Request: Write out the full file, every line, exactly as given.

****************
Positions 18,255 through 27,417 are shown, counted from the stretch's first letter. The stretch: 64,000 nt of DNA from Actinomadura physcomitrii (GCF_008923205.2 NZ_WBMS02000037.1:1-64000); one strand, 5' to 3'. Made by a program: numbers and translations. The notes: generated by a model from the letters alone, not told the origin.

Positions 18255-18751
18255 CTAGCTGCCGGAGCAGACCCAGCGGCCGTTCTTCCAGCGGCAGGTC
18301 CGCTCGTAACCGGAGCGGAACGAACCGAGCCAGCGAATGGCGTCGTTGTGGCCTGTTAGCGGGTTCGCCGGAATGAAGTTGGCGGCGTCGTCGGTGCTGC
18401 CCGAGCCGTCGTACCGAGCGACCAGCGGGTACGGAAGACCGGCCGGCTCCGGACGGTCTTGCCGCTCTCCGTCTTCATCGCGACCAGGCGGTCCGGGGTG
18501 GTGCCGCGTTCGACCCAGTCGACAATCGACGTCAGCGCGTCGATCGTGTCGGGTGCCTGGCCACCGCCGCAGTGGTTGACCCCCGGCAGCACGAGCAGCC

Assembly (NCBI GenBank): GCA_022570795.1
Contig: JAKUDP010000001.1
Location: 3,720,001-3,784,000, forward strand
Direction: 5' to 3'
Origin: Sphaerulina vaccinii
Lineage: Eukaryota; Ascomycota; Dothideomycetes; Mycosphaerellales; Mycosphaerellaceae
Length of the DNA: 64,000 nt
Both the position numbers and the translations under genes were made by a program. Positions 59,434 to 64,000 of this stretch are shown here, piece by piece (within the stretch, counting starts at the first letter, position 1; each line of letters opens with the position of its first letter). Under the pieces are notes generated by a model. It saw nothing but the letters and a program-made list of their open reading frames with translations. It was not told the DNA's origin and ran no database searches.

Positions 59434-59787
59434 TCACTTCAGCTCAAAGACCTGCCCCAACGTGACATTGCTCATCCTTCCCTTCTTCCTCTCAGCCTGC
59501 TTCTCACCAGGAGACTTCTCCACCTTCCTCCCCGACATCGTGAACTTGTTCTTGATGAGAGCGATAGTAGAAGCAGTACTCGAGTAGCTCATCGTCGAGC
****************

Positions 18,255 through 27,417 are shown, counted from the stretch's first letter. The stretch: 64,000 nt of DNA from Actinomadura physcomitrii (GCF_008923205.2 NZ_WBMS02000037.1:1-64000); one strand, 5' to 3'. Made by a program: numbers and translations. The notes: generated by a model from the letters alone, not told the origin.

Positions 18255-18751
18255 CTAGCTGCCGGAGCAGACCCAGCGGCCGTTCTTCCAGCGGCAGGTC
18301 CGCTCGTAACCGGAGCGGAACGAACCGAGCCAGCGAATGGCGTCGTTGTGGCCTGTTAGCGGGTTCGCCGGAATGAAGTTGGCGGCGTCGTCGGTGCTGC
18401 CCGAGCCGTCGTACCGAGCGACCAGCGGGTACGGAAGACCGGCCGGCTCCGGACGGTCTTGCCGCTCTCCGTCTTCATCGCGACCAGGCGGTCCGGGGTG
18501 GTGCCGCGTTCGACCCAGTCGACAATCGACGTCAGCGCGTCGATCGTGTCGGGTGCCTGGCCACCGCCGCAGTGGTTGACCCCCGGCAGCACGAGCAGCC

Assembly (NCBI GenBank): GCA_022570795.1
Contig: JAKUDP010000001.1
Location: 3,720,001-3,784,000, forward strand
Direction: 5' to 3'
Origin: Sphaerulina vaccinii
Lineage: Eukaryota; Ascomycota; Dothideomycetes; Mycosphaerellales; Mycosphaerellaceae
Length of the DNA: 64,000 nt
Both the position numbers and the translations under genes were made by a program. Positions 59,434 to 64,000 of this stretch are shown here, piece by piece (within the stretch, counting starts at the first letter, position 1; each line of letters opens with the position of its first letter). Under the pieces are notes generated by a model. It saw nothing but the letters and a program-made list of their open reading frames with translations. It was not told the DNA's origin and ran no database searches.

Positions 59434-59787
59434 TCACTTCAGCTCAAAGACCTGCCCCAACGTGACATTGCTCATCCTTCCCTTCTTCCTCTCAGCCTGC
59501 TTCTCACCAGGAGACTTCTCCACCTTCCTCCCCGACATCGTGAACTTGTTCTTGATGAGAGCGATAGTAGAAGCAGTACTCGAGTAGCTCATCGTCGAGC